Tax Day. What’s the Average Refund in the District?

Taxpayers throughout the nation will be rushing to file their taxes today. In the past April 15th meant long lines at the post office; however, with today’s technology and tax filing software such as Turbo Tax filers can file their taxes from the comfort of their homes.

The good news is that many filers will receive refunds at both the federal and local levels. According to taxpayer data from tax year 2012, there were 192,997 taxpayers that received both a federal and District refund.  The average refund from the District was $990 compared to the average federal refund of $2,933.  The table below provides a more detailed description of the refunds by income category.

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  • Even though they were the smallest group, those in the highest income category of over $1 million received the highest average refunds at both the local and federal level. Their combined average refund was over $100,000. See related post for Profile of high-income earners.
  • The greatest share of the total federal and DC refunds was given to those District filers in the $10,000 – $40,000 income category

What exactly is the data?

The data used was from the District’s individual income tax database and the Internal Revenue Service’s (IRS) tax data for DC for tax year 2012.

Robert Zuraski contributed to this post

State and Local Tax Burdens on Households in the Metro Area: DC’s Are Lowest

In 2013, a household in the District’s suburbs with an income of $75,000 paid 9 percent to 25 percent more in state and local taxes than a DC household with the same income.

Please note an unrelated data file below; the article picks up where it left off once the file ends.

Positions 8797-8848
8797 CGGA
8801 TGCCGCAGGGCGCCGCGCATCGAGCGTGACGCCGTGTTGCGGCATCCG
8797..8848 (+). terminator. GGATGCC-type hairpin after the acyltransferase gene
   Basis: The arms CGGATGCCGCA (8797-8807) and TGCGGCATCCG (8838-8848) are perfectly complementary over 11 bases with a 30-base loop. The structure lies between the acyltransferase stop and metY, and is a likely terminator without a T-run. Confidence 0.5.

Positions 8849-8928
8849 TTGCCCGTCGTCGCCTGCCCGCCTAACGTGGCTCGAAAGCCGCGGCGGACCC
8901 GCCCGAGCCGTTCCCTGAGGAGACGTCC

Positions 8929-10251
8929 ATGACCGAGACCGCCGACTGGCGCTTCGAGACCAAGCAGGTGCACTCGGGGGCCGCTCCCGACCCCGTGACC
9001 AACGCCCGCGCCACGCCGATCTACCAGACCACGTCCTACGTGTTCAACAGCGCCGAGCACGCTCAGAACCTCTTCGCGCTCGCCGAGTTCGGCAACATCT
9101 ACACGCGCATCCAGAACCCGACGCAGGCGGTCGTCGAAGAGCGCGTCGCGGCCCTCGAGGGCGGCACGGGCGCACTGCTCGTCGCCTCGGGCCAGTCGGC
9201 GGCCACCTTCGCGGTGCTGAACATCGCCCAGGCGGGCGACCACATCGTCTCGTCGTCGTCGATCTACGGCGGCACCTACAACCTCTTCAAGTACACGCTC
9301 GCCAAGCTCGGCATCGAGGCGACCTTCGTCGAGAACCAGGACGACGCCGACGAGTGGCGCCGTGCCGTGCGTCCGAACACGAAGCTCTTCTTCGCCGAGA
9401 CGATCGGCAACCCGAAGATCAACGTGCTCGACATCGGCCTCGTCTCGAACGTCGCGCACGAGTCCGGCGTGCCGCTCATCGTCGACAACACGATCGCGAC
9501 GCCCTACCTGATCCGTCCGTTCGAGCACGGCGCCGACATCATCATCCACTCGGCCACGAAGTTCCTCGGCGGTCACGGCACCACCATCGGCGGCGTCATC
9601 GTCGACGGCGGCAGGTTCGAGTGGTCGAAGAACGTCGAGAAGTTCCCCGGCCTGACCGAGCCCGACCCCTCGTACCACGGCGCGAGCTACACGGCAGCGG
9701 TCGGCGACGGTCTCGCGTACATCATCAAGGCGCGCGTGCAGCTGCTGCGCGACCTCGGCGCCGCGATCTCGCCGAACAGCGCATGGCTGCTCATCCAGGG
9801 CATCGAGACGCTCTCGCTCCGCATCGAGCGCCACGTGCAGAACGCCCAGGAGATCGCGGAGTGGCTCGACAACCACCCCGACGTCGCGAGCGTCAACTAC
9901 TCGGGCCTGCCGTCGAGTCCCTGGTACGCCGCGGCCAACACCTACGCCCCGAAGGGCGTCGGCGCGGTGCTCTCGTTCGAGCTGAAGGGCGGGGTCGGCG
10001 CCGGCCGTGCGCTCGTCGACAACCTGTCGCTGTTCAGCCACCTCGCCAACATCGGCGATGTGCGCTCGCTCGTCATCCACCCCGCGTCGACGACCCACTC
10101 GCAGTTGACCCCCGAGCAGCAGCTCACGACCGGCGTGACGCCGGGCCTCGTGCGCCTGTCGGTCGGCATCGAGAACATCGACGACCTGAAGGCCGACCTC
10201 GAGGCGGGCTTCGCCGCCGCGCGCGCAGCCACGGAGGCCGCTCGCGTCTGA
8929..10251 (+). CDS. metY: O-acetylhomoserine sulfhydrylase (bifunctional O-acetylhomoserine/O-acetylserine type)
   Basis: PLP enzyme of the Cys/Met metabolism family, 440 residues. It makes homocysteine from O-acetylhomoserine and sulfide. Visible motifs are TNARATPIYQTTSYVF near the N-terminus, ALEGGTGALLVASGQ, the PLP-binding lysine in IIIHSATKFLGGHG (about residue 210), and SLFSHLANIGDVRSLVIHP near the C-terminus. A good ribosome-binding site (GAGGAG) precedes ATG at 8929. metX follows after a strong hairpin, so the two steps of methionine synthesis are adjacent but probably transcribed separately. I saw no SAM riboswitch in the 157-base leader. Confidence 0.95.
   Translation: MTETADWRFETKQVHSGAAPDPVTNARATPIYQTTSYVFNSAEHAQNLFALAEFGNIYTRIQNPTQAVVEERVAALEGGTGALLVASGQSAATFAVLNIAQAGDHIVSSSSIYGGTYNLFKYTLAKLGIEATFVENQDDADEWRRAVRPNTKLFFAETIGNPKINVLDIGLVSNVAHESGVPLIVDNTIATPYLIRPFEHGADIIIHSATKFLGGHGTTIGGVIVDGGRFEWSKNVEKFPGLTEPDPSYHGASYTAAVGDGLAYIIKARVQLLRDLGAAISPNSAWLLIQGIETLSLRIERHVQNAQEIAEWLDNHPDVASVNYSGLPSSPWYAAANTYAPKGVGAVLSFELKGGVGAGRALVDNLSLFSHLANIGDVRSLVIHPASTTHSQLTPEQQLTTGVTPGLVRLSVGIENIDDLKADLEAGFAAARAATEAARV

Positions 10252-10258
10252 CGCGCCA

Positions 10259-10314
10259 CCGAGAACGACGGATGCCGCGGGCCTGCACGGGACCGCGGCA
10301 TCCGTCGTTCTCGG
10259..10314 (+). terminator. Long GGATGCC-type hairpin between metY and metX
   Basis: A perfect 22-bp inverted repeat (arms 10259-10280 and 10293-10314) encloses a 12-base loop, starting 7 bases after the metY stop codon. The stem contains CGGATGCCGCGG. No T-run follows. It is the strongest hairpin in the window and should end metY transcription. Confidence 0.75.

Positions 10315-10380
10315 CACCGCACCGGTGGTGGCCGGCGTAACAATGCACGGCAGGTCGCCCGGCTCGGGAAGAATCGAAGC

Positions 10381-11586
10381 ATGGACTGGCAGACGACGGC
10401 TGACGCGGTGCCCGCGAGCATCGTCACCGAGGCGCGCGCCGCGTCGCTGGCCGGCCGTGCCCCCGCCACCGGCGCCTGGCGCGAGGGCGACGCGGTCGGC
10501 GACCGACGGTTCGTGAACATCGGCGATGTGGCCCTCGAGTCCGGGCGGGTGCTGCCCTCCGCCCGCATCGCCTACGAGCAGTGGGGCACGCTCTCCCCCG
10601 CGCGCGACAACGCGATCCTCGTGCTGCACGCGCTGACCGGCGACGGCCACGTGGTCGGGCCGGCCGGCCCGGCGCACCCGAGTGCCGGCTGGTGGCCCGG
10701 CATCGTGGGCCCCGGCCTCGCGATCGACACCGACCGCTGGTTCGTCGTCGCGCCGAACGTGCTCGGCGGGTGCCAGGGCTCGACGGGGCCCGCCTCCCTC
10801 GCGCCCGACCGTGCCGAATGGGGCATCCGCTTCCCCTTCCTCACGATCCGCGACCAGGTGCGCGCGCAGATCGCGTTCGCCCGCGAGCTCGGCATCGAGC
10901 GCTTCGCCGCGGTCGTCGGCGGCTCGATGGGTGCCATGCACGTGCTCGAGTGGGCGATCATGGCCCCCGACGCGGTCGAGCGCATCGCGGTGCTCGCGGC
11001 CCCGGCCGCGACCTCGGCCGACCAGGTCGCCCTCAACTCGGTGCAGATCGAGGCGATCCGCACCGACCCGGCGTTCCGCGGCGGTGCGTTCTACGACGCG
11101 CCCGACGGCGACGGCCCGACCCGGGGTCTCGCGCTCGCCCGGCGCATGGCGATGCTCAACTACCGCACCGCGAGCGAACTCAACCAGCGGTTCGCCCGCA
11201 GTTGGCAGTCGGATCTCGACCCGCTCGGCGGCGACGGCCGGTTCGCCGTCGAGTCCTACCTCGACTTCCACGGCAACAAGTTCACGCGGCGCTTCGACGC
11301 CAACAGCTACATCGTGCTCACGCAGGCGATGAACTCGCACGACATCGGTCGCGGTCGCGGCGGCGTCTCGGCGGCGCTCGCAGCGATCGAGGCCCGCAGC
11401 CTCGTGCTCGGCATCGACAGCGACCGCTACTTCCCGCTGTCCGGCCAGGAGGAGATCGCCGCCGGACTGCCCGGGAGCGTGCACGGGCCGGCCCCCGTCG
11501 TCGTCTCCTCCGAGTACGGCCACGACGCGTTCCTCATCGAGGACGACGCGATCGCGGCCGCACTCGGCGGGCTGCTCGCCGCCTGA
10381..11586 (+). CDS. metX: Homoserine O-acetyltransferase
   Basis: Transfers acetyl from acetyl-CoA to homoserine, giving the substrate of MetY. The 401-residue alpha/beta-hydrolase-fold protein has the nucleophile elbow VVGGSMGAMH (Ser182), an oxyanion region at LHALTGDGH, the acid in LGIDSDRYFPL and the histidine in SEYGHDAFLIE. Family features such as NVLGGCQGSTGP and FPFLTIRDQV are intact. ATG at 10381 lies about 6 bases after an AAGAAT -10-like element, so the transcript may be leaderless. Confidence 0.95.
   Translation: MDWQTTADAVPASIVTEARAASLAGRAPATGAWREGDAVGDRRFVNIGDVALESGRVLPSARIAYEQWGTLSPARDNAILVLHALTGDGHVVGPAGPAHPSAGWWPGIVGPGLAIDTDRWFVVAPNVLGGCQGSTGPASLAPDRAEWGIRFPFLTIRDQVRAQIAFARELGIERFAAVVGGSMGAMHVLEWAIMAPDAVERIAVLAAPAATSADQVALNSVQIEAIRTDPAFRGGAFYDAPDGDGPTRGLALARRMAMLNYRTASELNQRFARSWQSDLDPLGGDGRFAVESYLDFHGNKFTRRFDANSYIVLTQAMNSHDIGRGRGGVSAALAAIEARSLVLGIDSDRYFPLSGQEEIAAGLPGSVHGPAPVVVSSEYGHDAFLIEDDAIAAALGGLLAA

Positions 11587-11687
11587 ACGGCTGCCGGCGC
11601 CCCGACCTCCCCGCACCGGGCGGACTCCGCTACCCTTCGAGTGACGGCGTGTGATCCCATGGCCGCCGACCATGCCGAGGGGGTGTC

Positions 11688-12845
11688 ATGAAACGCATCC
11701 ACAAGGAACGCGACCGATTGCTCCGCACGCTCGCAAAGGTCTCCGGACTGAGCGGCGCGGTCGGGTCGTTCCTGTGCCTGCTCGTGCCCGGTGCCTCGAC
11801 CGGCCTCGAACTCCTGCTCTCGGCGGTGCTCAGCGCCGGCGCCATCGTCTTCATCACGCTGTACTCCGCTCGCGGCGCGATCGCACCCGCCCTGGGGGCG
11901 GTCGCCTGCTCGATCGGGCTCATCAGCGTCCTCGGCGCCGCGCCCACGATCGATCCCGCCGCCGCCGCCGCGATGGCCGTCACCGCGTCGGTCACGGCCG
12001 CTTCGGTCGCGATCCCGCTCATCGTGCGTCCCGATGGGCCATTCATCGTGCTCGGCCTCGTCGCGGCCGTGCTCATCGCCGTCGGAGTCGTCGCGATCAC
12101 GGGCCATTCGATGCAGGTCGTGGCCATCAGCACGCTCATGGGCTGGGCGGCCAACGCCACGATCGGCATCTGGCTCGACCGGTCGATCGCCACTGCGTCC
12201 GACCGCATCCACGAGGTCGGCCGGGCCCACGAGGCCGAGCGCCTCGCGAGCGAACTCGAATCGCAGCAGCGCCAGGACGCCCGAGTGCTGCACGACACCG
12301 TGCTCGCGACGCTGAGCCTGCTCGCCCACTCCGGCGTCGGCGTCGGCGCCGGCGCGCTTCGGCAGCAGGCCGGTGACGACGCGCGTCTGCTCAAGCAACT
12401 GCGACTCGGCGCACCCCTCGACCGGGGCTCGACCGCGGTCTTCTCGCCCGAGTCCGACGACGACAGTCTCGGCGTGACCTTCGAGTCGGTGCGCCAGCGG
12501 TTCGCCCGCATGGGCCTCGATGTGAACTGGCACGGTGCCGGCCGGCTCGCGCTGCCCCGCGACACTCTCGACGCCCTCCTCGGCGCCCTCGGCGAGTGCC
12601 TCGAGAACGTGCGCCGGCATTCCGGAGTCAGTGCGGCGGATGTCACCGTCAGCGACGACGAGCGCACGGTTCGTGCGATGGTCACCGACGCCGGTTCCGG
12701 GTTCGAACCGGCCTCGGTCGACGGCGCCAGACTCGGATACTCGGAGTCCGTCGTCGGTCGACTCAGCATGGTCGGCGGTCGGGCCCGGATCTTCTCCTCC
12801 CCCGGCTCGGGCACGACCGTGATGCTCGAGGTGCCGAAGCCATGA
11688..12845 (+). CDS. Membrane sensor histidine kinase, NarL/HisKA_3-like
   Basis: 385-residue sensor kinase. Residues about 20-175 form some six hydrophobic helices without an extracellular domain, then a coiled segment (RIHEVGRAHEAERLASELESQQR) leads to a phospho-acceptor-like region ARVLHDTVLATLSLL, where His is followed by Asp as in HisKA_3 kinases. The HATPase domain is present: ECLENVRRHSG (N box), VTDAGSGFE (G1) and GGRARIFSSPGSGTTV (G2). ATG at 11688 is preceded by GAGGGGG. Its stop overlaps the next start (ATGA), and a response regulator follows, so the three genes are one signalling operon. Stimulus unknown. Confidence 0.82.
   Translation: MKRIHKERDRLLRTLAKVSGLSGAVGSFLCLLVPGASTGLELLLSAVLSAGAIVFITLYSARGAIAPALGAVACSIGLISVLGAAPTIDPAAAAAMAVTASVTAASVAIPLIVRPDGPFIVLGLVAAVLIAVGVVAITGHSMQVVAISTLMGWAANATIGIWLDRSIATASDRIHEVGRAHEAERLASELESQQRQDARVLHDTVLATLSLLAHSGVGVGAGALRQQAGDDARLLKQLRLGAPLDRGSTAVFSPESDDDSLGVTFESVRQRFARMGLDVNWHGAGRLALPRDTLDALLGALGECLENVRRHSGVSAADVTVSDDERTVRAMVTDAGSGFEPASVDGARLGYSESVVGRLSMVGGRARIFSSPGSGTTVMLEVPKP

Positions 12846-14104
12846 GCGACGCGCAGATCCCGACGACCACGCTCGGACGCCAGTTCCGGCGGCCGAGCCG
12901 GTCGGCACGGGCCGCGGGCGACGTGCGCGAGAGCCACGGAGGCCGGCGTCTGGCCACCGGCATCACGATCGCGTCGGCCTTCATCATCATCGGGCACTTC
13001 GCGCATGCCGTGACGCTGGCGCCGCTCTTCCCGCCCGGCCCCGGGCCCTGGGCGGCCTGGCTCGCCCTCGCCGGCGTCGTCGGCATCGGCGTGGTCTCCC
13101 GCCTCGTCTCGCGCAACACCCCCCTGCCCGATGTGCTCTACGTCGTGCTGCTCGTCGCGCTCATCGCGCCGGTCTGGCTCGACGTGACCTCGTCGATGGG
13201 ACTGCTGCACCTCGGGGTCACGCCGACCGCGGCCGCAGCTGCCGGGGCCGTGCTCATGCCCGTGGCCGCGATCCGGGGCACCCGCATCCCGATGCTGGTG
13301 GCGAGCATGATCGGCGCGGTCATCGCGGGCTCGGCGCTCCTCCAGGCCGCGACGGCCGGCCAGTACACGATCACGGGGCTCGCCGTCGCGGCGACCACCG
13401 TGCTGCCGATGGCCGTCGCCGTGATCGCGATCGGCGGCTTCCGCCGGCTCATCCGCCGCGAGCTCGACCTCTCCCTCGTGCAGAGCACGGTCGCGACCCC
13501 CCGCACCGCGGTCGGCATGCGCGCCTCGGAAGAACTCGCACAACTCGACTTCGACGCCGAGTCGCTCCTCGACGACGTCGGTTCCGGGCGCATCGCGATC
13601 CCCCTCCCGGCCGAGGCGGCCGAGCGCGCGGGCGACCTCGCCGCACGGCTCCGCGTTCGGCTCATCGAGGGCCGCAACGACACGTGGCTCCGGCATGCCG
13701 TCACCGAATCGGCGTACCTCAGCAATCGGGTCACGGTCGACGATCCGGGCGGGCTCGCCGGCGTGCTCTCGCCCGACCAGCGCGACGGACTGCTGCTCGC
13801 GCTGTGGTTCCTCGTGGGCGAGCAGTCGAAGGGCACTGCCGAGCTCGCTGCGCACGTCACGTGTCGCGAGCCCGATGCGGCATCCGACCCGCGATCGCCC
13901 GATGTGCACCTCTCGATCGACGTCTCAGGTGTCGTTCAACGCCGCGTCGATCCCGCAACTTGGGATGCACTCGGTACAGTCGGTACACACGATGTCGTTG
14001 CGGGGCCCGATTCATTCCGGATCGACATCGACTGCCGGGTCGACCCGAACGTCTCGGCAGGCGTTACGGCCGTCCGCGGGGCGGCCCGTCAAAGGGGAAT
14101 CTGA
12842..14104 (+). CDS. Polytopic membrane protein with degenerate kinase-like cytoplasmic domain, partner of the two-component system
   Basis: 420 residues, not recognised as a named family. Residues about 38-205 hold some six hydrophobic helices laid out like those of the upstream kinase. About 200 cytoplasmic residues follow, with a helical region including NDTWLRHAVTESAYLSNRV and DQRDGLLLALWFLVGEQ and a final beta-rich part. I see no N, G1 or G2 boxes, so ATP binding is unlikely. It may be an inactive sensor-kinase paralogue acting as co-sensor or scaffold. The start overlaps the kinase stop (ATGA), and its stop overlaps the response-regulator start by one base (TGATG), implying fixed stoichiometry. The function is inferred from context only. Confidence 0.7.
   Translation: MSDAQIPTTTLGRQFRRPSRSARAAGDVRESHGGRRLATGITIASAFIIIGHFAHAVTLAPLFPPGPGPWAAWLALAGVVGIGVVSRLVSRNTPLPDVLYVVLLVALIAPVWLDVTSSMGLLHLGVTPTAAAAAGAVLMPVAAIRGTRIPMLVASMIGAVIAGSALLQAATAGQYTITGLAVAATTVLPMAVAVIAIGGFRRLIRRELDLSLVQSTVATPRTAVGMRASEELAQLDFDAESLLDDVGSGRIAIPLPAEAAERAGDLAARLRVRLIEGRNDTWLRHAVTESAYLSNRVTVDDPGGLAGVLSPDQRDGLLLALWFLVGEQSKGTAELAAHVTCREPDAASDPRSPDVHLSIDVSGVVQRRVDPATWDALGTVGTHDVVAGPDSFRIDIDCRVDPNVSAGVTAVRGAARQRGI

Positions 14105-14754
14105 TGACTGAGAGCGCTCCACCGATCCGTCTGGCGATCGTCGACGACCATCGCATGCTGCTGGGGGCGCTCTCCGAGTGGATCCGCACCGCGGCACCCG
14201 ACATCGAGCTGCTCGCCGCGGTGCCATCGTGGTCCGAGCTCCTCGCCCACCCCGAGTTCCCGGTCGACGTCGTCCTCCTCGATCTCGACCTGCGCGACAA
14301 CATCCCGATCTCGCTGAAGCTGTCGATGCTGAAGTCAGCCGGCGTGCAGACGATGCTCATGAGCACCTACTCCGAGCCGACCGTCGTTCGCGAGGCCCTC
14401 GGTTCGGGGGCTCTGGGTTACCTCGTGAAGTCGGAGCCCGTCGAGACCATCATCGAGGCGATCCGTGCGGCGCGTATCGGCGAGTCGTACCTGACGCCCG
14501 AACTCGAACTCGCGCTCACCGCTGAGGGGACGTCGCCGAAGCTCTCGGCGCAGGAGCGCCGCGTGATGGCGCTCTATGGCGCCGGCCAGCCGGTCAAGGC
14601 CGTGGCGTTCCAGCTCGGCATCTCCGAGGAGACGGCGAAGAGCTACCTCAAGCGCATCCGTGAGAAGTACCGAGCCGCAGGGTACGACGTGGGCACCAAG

Each year, the Office of Revenue Analysis produces a study called “Tax Rates and Tax Burdens: Washington Metropolitan Area 2013,” in which we estimate state and local tax burdens for a family of three at different income levels in eight Washington-area jurisdictions. The jurisdictions are DC; Montgomery and Prince George’s counties in Maryland; Arlington and Fairfax counties in Virginia; and the Virginia cities of Alexandria, Fairfax, and Falls Church.

For the 2013 tax year, we find that DC has the lowest combined tax burdens compared to its metro area neighbors across four main taxes (income, property, sales, and auto taxes), and at each annual income level in the report ($25,000; $50,000; $75,000; $100,000; and $150,000).

Total 2013 Metro Area Tax Burdens (Income, Property, Sales, & Auto) as a % of Income (Family Earning $75,000/Year)

Picture375kMap.legendSource: “Tax Rates and Tax Burdens: Washington Metropolitan Area, 2013.” Office of Revenue Analysis. District Measured.com

DC tax changes since 2005 affecting DC’s tax burden

In 2005, DC estimated burdens were highest at the $25,000 income level, and 3rd highest at all other income levels. This was right before a series of major income and property tax reductions.

In 2006, DC’s lowest, middle, and top individual income tax rates decreased from 5.0 to 4.5 percent, 7.5 to 7.0 percent, and 9.0 to 8.7 percent, respectively. The middle rate range expanded to cover income up to $40,000 (before, it was applied to income above $10,000 and below $30,000).

In 2007, these individual income tax rates were further lowered from 4.5 to 4.0 percent, 7.0 to 6.0 percent, and 8.7 to 8.5 percent, respectively.

Further, in 2006, DC increased its Earned Income Tax Credit (EITC) match from 25 percent to 35 percent of the federal credit, and in 2008, from 35 to 40 percent of the federal credit, offering a greater benefit to low-income households. In 2011, DC raised its top income tax rate on residents earning over $350,000 per year from 8.5 percent to 8.95 percent; however, this did not impact any of the hypothetical families in the study.

Real property rates declined gradually, too, from $0.96 per $100 of assessed value in 2005 to $0.85 in 2008, while the homestead exemption for residents who own their homes increased from $38,000 in 2005 to $69,100 in 2013.

The full report with more metro area maps at different income levels and the methodology can be found here: http://cfo.dc.gov/page/tax-burdens-comparison.